Meet the 'New' Donald Berwick

Meet the 'New' Donald Berwick

By Hal Scherz - November 17, 2010

Dr. Donald Berwick has his coming out party today in Washington. After President Obama snuck him into office during a recess appointment as the head of the second largest health insurance company in the world- CMS (Center for Medicare and Medicaid Services) without so much as a single hearing, Senators finally have an opportunity to meet him during a Finance Committee meeting. The prepared transcript of Berwick's remarks at first glance, conveys a sense that he is a strong patient advocate and champion of patient rights. Were we to take these statements at face value, there would be much to look forward to during his tenure leading CMS. However, the spoken word in Washington is not to be trusted, and nowhere more so than in this case. We need simply go to You Tube or the internet and find the Berwick speeches and articles that portray a very different man.

The Donald Berwick that we have come to know, has stated his positions clearly and they are very different from what he is now trying to convince Senators and the American people that he supposedly stands for. There is no ambiguity about how Berwick feels about the sanctity of the doctor patient relationship. In his book "New Rules" he writes: "Today, this isolated relationship (between doctor and patient) is no longer tenable or possible... Traditional medical ethics, based on the doctor- patient dyad must be reformulated to fit the new mold of the delivery of health care...Regulation must evolve. Regulating for improved medical care involves designing appropriate rules with authority... Health care is being rationalized through critical pathways and guidelines. The primary function of regulation in health care, especially as it affects the quality of medical care, is to constrain decentralized decision making."

Berwick is in a position to fulfill his agenda, of transforming our healthcare system into one that resembles the British system, with its rationed care and inferior outcomes, unchecked and accountable to no one. This is a system to which he has professed his love and admiration. He has a dislike of our system of healthcare and disapproves of it. Here are some other "pearls" that have come directly from Dr. Berwick. "I cannot believe that the individual healthcare consumer can enforce through choice the proper configurations of a system as massive and complex as healthcare. That is for leaders to do." "Please don't put your faith in market forces. It's a popular idea: that Adam Smith's invisible hand would do a better job of designing care than leaders with plans can." "The U.K. has people in charge of its health care- people with the clear duty and much of the authority to take on the challenge of changing the system as a whole. The U.S. does not"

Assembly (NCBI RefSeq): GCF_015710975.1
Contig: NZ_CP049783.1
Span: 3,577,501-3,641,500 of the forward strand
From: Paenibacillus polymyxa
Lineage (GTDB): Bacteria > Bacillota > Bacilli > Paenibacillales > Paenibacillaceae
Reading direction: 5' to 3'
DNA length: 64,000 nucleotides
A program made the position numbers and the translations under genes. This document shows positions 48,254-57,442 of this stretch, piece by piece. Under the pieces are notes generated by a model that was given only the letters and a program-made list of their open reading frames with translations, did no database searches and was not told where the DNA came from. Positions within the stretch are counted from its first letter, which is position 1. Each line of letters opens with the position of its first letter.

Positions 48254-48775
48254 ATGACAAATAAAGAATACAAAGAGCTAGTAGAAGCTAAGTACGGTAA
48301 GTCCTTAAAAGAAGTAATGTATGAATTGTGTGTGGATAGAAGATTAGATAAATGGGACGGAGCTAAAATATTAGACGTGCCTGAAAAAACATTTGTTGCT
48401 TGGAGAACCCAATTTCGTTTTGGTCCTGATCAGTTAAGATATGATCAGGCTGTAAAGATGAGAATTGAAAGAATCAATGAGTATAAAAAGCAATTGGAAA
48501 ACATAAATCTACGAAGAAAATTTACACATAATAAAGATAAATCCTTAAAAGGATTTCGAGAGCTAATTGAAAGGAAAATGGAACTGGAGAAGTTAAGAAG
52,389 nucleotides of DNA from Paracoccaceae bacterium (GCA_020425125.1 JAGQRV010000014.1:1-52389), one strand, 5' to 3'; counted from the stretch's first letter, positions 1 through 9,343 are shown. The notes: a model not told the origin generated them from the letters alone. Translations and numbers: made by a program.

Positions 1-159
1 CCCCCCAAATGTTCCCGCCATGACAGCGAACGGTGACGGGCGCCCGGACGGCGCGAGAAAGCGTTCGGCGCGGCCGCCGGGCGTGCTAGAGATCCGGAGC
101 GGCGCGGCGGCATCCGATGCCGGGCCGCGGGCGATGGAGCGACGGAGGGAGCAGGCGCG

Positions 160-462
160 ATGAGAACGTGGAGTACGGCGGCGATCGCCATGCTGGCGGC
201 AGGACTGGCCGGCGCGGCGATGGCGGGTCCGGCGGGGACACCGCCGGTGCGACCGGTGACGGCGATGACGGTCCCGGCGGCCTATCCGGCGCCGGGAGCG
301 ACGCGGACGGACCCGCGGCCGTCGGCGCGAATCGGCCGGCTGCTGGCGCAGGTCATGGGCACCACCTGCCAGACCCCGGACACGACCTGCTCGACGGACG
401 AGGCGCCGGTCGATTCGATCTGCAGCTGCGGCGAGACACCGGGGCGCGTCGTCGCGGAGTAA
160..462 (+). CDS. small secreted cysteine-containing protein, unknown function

Dr. Berwick's lack of respect for the doctor- patient relationship cannot be masked by a cool sounding Harvard accent. In fact, that accent brings to mind the famous and particularly apt aphorism of William F Buckley Jr. that he would rather be ruled by the first 300 names in the Boston phone directory than by members of the Harvard faculty. Dr. Berwick has always viewed himself as a "leader" who needs to radically change American health care; he cannot now suddenly alter these years of radical opinions about how terrible American healthcare is by giving a hopeful speech about his plans for Medicare. This is a man who has stated that healthcare by definition involves wealth redistribution, and he intends to make good on his promises.

Dr. Berwick finally gets his Senate hearing, but unfortunately all that this can be is political theatre at this point, unless Senator Grassley or another member of the committee have the courage to ask publicly, some probing questions that have already been raised. In a letter sent to Dr. Berwick this summer by Sen. Grassley, he was asked to respond to questions regarding conflicts of interest regarding donors to his Institute for Healthcare Improvement which may make him vulnerable regarding policy decisions that he has to make. In lieu of confirmation hearings, these questions are legitimate and something that every American has the right to know.
One other rich area of exploration for the senators concerns what Dr. Berwick knows about the white house decision to thwart the constitutional prerogatives of the Senate. Which is why a question to Dr. Berwick like this might prove very productive:

"Dr Berwick, Presidents have made other recess appointments like yours but only after the Senate had at least been given the courtesy of holding a nomination hearing. You never even appeared at such a hearing. Can you describe to us your discussions with the White House and who to your knowledge was in on the decision to thwart the Senate in its constitutional duty? What role was played by the president, chief of Staff Rohm Emanuel and his brother Dr. Ezekiel Emanuel and David Axelrod? Who has been advising you at the White House to downplay your radical views in your recent speech and in your appearance here today before the committee?"

Dr. Berwick's appointment was a final episode in the story of tawdry, backroom dealing and the-people- be- damned politics that rammed Obamacare through Congress and on Election Day cost so many members of Congress their jobs. Dr Berwick's role in this episode and the disdain he has shown for the prerogatives of the US Senate speak to the same problem his views on health care show - an avarice for personal power that is deeply at odds with a system of government that places that power in the hands of elected representatives and ultimately in the people themselves.

Dr. Scherz, a pediatric urological surgeon at Georgia Urology and Children's Healthcare of Atlanta, serves on the faculty of Emory University Medical School and is president and cofounder of Docs4PatientCare.

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